Beijing in March widened the narrow band in which it allows its yuan to fluctuate against the US dollar. But it retained controls that critics complain keep the yuan undervalued and give its exporters an unfair price advantage.
"It's important that China demonstrates a renewed commitment to move towards a more market determined exchange rate,'' Treasury Secretary Jacob Lew said in a meeting with a deputy Chinese premier, Wang Yang.
Washington wants a more "open, balanced'' trade and investment relationship, Lew said. That would include opening China's markets wider to foreign investment and ensuring equal treatment for all companies, he said.
Lew was due to meet later with China's top economic official, Premier Li Keqiang.
Communist leaders have promised to give entrepreneurs and market forces a bigger role in China's state-dominated economy in hopes of making it more efficient and productive.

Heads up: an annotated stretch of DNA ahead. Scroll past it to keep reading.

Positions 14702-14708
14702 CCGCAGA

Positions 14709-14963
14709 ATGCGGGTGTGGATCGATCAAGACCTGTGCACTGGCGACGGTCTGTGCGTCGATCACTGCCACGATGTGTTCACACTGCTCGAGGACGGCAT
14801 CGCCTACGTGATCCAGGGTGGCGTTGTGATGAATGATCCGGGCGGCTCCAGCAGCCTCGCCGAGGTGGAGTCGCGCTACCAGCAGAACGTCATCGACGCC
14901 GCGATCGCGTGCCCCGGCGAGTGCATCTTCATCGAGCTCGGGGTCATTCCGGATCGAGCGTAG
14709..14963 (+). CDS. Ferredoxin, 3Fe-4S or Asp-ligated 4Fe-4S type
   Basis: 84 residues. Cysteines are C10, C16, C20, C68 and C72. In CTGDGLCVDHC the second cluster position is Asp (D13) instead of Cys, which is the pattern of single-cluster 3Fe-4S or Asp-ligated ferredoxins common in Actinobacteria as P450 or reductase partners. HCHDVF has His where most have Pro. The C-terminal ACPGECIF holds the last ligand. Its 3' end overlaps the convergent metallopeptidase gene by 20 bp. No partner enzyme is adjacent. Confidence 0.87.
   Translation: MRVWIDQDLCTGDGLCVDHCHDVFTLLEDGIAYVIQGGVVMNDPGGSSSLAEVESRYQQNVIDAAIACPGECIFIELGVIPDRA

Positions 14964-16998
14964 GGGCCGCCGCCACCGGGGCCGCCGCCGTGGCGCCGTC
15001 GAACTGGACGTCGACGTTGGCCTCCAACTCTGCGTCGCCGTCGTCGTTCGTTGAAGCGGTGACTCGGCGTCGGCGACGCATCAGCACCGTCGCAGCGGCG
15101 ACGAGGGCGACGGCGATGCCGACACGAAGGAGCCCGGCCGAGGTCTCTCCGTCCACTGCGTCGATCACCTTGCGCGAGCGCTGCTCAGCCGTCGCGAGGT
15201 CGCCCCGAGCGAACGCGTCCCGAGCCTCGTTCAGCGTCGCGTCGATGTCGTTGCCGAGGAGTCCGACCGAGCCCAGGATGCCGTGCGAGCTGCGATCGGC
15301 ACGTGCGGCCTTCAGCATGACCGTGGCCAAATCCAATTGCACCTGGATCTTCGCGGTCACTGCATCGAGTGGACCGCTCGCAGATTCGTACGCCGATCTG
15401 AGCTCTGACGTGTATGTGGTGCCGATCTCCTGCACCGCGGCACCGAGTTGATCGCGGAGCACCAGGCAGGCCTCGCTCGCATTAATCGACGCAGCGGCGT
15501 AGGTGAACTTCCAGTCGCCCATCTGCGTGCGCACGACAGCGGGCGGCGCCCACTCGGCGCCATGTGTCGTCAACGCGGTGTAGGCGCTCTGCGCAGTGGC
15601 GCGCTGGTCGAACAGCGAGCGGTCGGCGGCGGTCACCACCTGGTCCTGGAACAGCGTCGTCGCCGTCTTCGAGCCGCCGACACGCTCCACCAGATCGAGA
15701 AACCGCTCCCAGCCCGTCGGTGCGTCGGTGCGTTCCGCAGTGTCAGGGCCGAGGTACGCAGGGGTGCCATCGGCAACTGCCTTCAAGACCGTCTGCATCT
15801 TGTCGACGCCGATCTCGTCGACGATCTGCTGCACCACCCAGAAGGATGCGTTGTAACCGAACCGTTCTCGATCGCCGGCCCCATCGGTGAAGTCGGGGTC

Li promised in an annual policy speech in March that the market would be allowed to play a "decisive role'' in allocating credit and other resources.
The March 15 widening of the currency trading band doubled the margin by which the yuan is allowed to fluctuate each day against the dollar, though to a still relatively narrow 2 percent.
Beijing reported a $260 billion global trade surplus last year, a $30 billion increase over 2012 and among the largest ever recorded by any country.
Chinese leaders have said they plan eventually to let the yuan trade freely on global currency markets but some analysts say that might be decades away.
The yuan has been allowed to gain about 20 percent against the dollar since 2005 but this year the central bank has been guiding its value lower. Analysts say that appeared to be an effort to discourage speculators who are moving into China to profit from the currency's rise.
Foreign business groups complain Beijing uses regulatory barriers to shield its companies from competition in violation of its free-trading pledges.
In a report in March, the American Chamber of Commerce in China said 41 percent of its members that responded to a survey believed foreign companies are "less welcome than before.''